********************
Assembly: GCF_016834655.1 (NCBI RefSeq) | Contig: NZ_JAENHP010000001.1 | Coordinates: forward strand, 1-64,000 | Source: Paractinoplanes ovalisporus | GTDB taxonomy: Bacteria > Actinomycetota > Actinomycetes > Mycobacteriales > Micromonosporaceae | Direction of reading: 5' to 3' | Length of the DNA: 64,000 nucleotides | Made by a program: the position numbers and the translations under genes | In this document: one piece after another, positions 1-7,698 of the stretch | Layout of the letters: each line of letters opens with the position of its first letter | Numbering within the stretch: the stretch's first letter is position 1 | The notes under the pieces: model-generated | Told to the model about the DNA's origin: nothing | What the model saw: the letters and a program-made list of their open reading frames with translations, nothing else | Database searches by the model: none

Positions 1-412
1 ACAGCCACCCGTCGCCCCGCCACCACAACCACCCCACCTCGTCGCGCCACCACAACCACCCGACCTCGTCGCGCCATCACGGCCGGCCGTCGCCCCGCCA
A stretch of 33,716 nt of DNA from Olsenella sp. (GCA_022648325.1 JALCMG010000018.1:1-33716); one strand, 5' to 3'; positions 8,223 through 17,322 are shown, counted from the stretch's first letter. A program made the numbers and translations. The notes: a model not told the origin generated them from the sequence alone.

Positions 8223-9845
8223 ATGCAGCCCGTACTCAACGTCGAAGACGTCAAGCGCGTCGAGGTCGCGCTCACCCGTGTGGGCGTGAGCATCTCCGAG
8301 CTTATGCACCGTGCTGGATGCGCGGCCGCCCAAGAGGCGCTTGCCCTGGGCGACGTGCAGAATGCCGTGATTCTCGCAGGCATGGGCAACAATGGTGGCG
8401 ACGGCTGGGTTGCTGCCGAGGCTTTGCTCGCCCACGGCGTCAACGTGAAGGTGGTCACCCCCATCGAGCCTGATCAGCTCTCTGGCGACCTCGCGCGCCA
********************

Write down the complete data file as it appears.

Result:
Assembly: GCF_016834655.1 (NCBI RefSeq) | Contig: NZ_JAENHP010000001.1 | Coordinates: forward strand, 1-64,000 | Source: Paractinoplanes ovalisporus | GTDB taxonomy: Bacteria > Actinomycetota > Actinomycetes > Mycobacteriales > Micromonosporaceae | Direction of reading: 5' to 3' | Length of the DNA: 64,000 nucleotides | Made by a program: the position numbers and the translations under genes | In this document: one piece after another, positions 1-7,698 of the stretch | Layout of the letters: each line of letters opens with the position of its first letter | Numbering within the stretch: the stretch's first letter is position 1 | The notes under the pieces: model-generated | Told to the model about the DNA's origin: nothing | What the model saw: the letters and a program-made list of their open reading frames with translations, nothing else | Database searches by the model: none

Positions 1-412
1 ACAGCCACCCGTCGCCCCGCCACCACAACCACCCCACCTCGTCGCGCCACCACAACCACCCGACCTCGTCGCGCCATCACGGCCGGCCGTCGCCCCGCCA
A stretch of 33,716 nt of DNA from Olsenella sp. (GCA_022648325.1 JALCMG010000018.1:1-33716); one strand, 5' to 3'; positions 8,223 through 17,322 are shown, counted from the stretch's first letter. A program made the numbers and translations. The notes: a model not told the origin generated them from the sequence alone.

Positions 8223-9845
8223 ATGCAGCCCGTACTCAACGTCGAAGACGTCAAGCGCGTCGAGGTCGCGCTCACCCGTGTGGGCGTGAGCATCTCCGAG
8301 CTTATGCACCGTGCTGGATGCGCGGCCGCCCAAGAGGCGCTTGCCCTGGGCGACGTGCAGAATGCCGTGATTCTCGCAGGCATGGGCAACAATGGTGGCG
8401 ACGGCTGGGTTGCTGCCGAGGCTTTGCTCGCCCACGGCGTCAACGTGAAGGTGGTCACCCCCATCGAGCCTGATCAGCTCTCTGGCGACCTCGCGCGCCA